Facing criminal charges can seriously tarnish a Washington State resident's reputation. For this reason, it's imperative for residents to know their civil rights as well as both the flaws and the proper procedure for administering tests. Understanding this gives residents an advantage in clearing their name in the event that they are faced with erroneous drunken driving charges.
This may seem to be the case in Wenatchee County, just 148 miles west of Seattle, Washington, where a district court judge threw out driving under the influence charges after citing that the police officer failed to follow proper procedure in administering a breath test. Court reports said that the police officer asked the driver to blow into two different breathalyzers for a total of seven times. The officer then recorded the last two test measurements: 0.159 percent and 0.161 percent. Both results were obviously way above the 0.08 blood alcohol content limit in Washington State.
The judge contends that the breath test results were tarnished because of improper procedure by the police officer. In administering breathalyzers, 15-minute intervals are required between each test. Failure to abide by designated procedures may render the test results invalid and inadmissible in court. The case stemmed from an incident that occurred last January when the driver was stopped by police after he was allegedly driving at night without any visible headlights. The driver was also subsequently given field sobriety tests, which he allegedly failed.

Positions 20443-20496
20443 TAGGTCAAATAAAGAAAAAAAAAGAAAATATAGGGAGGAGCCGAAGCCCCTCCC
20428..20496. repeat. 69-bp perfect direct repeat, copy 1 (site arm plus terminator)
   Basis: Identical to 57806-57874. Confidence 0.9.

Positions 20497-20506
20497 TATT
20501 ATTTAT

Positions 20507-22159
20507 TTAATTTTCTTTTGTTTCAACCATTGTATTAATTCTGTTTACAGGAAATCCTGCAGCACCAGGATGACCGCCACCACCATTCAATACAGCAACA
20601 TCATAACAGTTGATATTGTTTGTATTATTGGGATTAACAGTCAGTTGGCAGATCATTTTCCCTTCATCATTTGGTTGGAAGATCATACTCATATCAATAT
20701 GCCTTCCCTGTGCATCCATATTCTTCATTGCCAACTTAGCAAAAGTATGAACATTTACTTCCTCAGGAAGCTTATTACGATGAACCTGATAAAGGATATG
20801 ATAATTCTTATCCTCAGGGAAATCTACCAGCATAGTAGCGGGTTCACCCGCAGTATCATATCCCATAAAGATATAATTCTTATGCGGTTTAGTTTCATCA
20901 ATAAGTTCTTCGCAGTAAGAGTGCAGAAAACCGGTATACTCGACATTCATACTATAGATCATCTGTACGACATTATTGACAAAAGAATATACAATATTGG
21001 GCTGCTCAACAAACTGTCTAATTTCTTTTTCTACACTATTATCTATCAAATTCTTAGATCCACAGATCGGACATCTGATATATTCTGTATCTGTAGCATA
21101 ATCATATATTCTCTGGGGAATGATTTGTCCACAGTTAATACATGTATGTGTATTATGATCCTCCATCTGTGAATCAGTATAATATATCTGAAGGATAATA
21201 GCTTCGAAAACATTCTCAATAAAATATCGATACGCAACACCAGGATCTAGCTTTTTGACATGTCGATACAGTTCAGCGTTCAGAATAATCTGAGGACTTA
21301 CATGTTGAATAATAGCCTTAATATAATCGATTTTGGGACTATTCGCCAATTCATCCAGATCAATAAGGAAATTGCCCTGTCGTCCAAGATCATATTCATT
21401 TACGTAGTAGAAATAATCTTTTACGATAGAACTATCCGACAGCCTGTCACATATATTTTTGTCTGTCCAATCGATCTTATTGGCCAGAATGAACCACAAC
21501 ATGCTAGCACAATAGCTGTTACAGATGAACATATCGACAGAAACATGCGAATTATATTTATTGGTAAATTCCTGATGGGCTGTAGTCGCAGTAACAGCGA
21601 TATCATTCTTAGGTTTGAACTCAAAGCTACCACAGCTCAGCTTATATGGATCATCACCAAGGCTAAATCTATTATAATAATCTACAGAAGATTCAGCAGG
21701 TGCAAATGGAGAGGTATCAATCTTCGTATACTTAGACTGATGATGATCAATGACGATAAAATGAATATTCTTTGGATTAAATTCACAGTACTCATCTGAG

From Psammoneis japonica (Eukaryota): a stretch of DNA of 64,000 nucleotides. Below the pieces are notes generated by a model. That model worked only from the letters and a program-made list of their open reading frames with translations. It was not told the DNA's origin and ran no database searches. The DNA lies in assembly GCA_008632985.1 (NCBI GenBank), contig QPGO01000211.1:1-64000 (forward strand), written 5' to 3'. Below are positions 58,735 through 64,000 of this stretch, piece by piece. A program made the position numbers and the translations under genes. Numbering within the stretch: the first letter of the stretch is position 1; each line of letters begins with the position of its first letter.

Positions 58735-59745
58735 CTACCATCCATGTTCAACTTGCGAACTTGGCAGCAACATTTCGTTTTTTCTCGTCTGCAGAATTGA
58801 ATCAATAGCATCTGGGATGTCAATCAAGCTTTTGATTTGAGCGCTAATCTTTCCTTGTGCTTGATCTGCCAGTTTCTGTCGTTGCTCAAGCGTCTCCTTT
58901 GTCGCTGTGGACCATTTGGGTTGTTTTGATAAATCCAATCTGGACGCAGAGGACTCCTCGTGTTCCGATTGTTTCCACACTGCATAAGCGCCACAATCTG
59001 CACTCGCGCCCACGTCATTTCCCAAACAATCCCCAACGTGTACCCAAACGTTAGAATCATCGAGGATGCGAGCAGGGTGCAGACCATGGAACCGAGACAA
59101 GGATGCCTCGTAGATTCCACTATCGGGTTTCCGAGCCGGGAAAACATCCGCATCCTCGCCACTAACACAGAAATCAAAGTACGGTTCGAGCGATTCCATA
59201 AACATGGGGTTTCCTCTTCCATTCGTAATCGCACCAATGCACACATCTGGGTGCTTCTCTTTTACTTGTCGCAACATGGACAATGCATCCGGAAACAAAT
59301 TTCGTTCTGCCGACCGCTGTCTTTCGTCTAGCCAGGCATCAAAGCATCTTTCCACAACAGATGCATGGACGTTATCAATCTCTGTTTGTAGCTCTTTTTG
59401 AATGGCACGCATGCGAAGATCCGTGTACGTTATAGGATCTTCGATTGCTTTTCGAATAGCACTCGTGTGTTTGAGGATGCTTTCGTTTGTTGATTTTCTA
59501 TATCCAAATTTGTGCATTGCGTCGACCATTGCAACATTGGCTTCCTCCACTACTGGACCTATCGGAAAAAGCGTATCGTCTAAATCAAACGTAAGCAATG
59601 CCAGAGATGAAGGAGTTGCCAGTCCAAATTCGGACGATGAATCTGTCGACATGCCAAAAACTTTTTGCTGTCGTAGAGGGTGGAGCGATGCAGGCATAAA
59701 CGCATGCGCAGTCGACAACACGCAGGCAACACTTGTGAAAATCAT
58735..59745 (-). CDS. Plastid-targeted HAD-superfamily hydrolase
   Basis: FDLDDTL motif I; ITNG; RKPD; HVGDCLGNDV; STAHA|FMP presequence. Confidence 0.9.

Breathalyzers and field sobriety tests make up most of the analyzing tools police officers use to determine if motorists are violating any drunken driving laws. There is also sometimes the need to draw blood, which most people find invasive. Regardless of the test used, human error and device flaws can still be present. These potential flaws may result in an incorrect charge for an unsuspecting motorist.
The accused person, if charged, may face fines, license suspension and revocation and possibly jail time. However, sometimes the greater concern is the undue damage to the person's reputation. The defendant should exercise their rights and take every step necessary to obtain a strong and decisive defense.
Source: Seattle Times, "Wenatchee DUI results thrown out by officer error," May 29, 2013